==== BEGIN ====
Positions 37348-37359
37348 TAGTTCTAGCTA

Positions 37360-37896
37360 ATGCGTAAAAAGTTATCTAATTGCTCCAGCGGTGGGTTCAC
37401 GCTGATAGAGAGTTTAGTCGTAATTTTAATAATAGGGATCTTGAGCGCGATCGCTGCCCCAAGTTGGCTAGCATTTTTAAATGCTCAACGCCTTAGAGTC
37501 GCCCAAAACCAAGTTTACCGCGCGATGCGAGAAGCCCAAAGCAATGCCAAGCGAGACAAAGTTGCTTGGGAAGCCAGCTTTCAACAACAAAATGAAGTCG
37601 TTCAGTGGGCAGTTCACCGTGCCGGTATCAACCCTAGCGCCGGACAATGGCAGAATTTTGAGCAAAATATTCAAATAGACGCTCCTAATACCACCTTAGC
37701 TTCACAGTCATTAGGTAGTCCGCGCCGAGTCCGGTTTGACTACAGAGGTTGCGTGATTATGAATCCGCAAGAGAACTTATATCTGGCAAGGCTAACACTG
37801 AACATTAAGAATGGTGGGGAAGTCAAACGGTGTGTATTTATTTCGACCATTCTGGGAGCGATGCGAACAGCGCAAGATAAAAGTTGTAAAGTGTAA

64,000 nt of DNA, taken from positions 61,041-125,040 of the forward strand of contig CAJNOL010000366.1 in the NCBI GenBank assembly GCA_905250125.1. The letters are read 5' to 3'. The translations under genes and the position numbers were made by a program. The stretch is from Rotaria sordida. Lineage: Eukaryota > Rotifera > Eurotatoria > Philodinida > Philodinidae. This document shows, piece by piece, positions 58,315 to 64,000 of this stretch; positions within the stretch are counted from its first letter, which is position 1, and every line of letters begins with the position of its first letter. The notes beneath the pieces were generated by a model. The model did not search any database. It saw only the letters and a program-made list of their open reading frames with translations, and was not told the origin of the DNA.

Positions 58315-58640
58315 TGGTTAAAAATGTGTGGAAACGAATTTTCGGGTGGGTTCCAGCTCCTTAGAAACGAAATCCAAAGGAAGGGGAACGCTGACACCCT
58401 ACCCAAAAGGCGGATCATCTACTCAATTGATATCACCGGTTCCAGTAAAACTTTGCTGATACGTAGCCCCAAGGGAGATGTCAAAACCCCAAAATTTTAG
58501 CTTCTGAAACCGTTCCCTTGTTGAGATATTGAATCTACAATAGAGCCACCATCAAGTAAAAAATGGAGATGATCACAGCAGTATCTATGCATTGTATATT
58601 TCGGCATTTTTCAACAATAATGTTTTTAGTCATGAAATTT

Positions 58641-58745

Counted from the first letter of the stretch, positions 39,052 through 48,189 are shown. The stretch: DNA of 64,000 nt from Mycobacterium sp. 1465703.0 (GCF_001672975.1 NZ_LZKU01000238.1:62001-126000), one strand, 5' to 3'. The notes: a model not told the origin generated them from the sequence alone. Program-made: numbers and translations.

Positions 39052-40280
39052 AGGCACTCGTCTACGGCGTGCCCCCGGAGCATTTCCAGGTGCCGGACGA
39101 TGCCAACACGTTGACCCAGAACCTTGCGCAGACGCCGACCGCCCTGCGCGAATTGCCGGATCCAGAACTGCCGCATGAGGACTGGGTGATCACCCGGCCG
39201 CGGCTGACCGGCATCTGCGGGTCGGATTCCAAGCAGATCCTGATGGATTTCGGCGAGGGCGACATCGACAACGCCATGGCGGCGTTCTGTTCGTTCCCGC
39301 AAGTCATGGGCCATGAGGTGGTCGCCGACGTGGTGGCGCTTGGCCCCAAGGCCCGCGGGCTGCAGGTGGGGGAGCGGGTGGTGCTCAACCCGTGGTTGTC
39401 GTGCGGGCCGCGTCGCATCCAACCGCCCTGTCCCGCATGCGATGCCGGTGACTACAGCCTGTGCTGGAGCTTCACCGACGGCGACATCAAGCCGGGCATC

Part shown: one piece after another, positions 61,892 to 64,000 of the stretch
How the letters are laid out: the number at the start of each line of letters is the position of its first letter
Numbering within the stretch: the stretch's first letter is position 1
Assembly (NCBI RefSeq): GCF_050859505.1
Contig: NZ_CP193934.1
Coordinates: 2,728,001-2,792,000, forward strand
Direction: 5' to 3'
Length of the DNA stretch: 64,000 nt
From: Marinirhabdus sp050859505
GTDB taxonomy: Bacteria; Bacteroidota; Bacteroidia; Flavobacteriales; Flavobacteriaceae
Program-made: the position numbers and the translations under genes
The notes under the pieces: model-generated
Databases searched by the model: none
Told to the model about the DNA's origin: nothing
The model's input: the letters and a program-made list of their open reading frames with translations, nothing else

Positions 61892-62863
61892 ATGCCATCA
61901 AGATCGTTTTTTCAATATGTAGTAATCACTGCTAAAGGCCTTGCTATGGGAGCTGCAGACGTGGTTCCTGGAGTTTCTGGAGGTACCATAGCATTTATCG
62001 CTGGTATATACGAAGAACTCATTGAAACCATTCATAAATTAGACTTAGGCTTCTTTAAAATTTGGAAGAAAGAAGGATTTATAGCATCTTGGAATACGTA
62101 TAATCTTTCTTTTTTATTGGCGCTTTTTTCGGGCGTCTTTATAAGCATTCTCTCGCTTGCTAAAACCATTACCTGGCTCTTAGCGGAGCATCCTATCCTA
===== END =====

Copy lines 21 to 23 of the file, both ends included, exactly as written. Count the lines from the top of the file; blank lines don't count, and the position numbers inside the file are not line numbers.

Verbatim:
39201 CGGCTGACCGGCATCTGCGGGTCGGATTCCAAGCAGATCCTGATGGATTTCGGCGAGGGCGACATCGACAACGCCATGGCGGCGTTCTGTTCGTTCCCGC
39301 AAGTCATGGGCCATGAGGTGGTCGCCGACGTGGTGGCGCTTGGCCCCAAGGCCCGCGGGCTGCAGGTGGGGGAGCGGGTGGTGCTCAACCCGTGGTTGTC
39401 GTGCGGGCCGCGTCGCATCCAACCGCCCTGTCCCGCATGCGATGCCGGTGACTACAGCCTGTGCTGGAGCTTCACCGACGGCGACATCAAGCCGGGCATC